But, all that aside, I enjoyed it. I wish the 3D wasn’t so intrusive in its lack of consistency or me, but I appreciated the way the effect added depth to the proceedings (when it was working) without resorting to a lot of “throw the spear at the audience” moments. I enjoyed the feeling that this was a world that was very thought out, both the Marine’s world and Pandora. James Horner did his job and made music that worked in the film. And it was a nice, big experience, one that would be difficult to duplicate on a small screen.

But I feel like I mostly appreciated it intellectually without ever getting sucked in emotionally, and this is where I think I’ve lost my sense of wonder, my ability to suspend disbelief. I shouldn’t CARE about physics or astrobiology or lifts from previous movies or Horner’s being Horner. But my stupid brain wouldn’t let me just sit and get sucked in. As a kid, Star Wars completely enveloped me, sucked me in so I was unaware of anything but the movie while I was watching it. But these days I can’t seem to do it. I guess Star Trek, which I loved (and let’s not get started on stupid physics there) got a lot closer to completely sucking me in, and I was able to appreciate the “meta” qualities of it as nods to its own history as a franchise. But instead of reveling in  a new world and moviegoing experience, I was lifted out too many times. I REALLY wish the 3D had been flawless for me, I think that would have really helped. But I wish I could also turn off my big stupid brain and just appreciate the movie for just being itself.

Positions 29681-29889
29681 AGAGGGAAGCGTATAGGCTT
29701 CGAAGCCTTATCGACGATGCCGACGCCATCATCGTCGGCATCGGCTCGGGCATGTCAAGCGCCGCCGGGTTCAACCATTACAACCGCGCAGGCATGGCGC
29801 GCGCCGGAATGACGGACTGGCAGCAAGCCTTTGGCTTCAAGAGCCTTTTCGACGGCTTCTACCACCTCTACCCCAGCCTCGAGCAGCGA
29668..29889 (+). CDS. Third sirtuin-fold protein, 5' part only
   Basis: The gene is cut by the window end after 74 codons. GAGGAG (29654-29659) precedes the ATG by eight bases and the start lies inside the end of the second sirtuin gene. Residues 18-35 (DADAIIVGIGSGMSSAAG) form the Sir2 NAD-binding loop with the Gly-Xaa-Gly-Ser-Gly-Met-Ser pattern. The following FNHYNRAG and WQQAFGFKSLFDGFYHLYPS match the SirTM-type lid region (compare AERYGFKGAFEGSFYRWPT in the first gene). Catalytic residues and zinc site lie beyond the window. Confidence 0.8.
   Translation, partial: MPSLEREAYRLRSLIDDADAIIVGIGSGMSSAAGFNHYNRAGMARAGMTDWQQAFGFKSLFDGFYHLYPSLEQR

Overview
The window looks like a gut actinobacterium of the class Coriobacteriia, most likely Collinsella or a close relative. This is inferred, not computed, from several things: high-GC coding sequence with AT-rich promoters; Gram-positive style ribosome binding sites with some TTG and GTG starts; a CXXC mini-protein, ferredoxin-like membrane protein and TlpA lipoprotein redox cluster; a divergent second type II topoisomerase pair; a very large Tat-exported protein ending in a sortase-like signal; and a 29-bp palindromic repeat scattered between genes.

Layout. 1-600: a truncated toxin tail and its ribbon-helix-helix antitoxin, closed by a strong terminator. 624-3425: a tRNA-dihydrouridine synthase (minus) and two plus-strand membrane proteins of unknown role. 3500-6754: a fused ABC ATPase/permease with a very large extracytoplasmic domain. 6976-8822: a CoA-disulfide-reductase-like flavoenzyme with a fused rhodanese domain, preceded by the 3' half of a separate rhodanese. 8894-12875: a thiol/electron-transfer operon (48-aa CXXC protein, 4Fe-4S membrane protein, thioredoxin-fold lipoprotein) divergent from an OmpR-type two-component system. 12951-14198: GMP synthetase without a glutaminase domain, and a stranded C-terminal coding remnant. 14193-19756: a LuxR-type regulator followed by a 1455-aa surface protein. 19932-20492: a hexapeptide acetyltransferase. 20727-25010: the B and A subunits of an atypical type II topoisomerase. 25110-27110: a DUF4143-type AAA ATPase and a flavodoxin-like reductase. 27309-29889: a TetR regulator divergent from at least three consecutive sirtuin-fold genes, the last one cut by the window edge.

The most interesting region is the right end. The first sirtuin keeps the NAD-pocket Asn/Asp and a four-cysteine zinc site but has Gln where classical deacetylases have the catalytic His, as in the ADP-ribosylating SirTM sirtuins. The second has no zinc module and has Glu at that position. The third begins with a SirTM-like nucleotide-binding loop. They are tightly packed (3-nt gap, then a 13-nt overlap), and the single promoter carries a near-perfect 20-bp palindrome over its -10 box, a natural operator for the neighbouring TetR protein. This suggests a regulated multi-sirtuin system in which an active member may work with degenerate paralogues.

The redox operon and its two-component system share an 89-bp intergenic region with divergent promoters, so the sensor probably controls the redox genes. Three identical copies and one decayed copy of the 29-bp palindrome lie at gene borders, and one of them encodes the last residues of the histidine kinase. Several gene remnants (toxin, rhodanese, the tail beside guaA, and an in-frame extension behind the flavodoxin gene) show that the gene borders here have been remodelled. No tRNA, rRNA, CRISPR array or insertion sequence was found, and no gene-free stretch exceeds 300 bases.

Wednesday, January 13, 2010

Hawkins. Goldsmith. Brilliant.

I've never seen the TV show Hawkins. Essentially, nobody has.

Originating as a 1973 TV movie starring James Stewart, it became a short-lived series and vanished into oblivion. From the descriptions, it sounds like a progenitor to Matlock.

The show disappeared. But the music lives on.